Since coming into the league, Tatum has known nothing but success at the NBA level. His Celtics teams have made the playoffs each season and have reached at least the Conference Finals four times in six years. However, with all of that success comes a lot of pressure now to not only get in the mix for a title, but to actually win a championship.

At 43-12, the Celtics have the best record in the NBA by a wide margin — four games ahead of Minnesota and six games ahead of Cleveland in the East. Regular season success isn’t new to Boston, but they do seem to be firing on all cylinders at the moment. It’s the second year with Joe Mazzulla at the helm, who like Tatum has been finding his way after suddenly being thrust into the lead role in Boston shortly before last season started. This year Tatum feels Mazzulla has been more comfortable in that position after having a full offseason to prepare and build out his staff, and that’s one of the reasons the Celtics have been able to be as good as they are.

“Getting that year under his belt, I think it was big,” Tatum says of his coach. “He got a whole offseason to prepare, he got the coaching staff and hired some guys that best fit him and the style he wanted to coach. And I think you’ve just seen him relax a lot more and he’s a lot more sure of himself and a lot more comfortable in his position as the head coach, and he’s taking responsibility.”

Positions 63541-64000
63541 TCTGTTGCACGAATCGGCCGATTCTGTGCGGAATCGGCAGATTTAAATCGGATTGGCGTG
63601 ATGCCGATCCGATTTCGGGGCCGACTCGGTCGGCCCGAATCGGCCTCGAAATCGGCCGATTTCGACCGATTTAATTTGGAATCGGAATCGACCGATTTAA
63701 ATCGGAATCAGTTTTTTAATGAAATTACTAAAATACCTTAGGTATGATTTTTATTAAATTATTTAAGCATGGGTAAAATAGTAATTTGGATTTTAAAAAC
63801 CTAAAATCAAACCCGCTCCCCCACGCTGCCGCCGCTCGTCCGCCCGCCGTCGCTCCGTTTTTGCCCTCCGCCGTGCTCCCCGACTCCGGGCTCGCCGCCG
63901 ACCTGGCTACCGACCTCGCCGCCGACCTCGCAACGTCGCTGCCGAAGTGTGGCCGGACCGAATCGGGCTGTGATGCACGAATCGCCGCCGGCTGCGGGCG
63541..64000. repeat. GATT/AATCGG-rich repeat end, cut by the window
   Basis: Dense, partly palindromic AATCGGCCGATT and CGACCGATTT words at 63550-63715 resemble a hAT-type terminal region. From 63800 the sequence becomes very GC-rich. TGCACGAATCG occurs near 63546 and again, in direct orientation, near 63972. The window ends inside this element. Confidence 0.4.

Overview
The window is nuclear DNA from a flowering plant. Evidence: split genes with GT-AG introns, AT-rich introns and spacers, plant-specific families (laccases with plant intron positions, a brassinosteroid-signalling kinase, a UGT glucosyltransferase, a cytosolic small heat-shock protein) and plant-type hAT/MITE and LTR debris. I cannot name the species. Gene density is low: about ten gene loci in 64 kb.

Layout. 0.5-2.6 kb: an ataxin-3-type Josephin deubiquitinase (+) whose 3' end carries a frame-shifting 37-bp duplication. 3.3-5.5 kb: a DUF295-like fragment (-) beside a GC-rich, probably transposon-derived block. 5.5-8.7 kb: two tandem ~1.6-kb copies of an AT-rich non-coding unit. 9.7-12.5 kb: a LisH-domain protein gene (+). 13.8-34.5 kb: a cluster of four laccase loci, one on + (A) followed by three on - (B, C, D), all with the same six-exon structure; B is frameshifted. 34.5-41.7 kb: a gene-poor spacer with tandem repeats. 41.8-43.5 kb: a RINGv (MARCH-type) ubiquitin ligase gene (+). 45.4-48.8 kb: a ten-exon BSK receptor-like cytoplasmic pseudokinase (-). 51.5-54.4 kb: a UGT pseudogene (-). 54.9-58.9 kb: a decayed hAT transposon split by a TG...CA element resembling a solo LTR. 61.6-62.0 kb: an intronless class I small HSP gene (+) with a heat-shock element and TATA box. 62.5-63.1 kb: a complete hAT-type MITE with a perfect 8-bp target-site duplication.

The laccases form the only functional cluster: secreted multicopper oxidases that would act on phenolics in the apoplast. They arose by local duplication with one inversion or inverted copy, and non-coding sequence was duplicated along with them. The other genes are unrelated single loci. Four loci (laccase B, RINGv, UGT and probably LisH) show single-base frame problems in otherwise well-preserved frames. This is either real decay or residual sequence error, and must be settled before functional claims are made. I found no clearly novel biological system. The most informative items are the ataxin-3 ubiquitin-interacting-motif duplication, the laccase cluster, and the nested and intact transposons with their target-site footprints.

This year’s Celtics roster also looks different after a big offseason of moves, headlined by adding Kristaps Porzingis in a trade for Marcus Smart. That was a gamble by Brad Stevens and the organization to take away a player that was considered the heart of Boston’s locker room, their vocal leader, and perimeter defensive ace. They were banking on Derrick White thriving in that point guard role, Tatum and Jaylen Brown to embrace their leadership positions to keep things on track, and Porzingis to bring them a more dynamic offensive attack. To this point, that’s all worked out, with White having a terrific season, Tatum and Brown further adding to their roles as leaders, and Porzingis making them more dangerous.

Adding Jrue Holiday via trade only bolstered the overall attack more, and gave them another proven leader on both sides of the ball.

As Tatum explains, with their current group there’s no longer an easy decision for defenses. They can create more pressure points for the defense and to eliminate one of those, you have to give something up — and now that’s to a player well-equipped to take advantage.

“It’s tough. I mean, I feel like guarding us, you got to give up something. You can’t stop everything,” Tatum says. “And I think that’s what we were trying to build. Get the right guys in place in our system that you might have to give up something and you have to give it up to a really good player.”

Tatum and the Celtics know regular season success is no longer the bar they will be measured by — and even making it to the NBA’s final four isn’t enough. They are now a team that will be judged by championships. Tatum believes they are equipped to do that, noting they’re not just a talented group but one that enjoys playing with each other. In a few months they’ll get their chance to prove they’ve made the right moves as team to win and Tatum will get his chance to cement his status as one of the NBA’s premier players.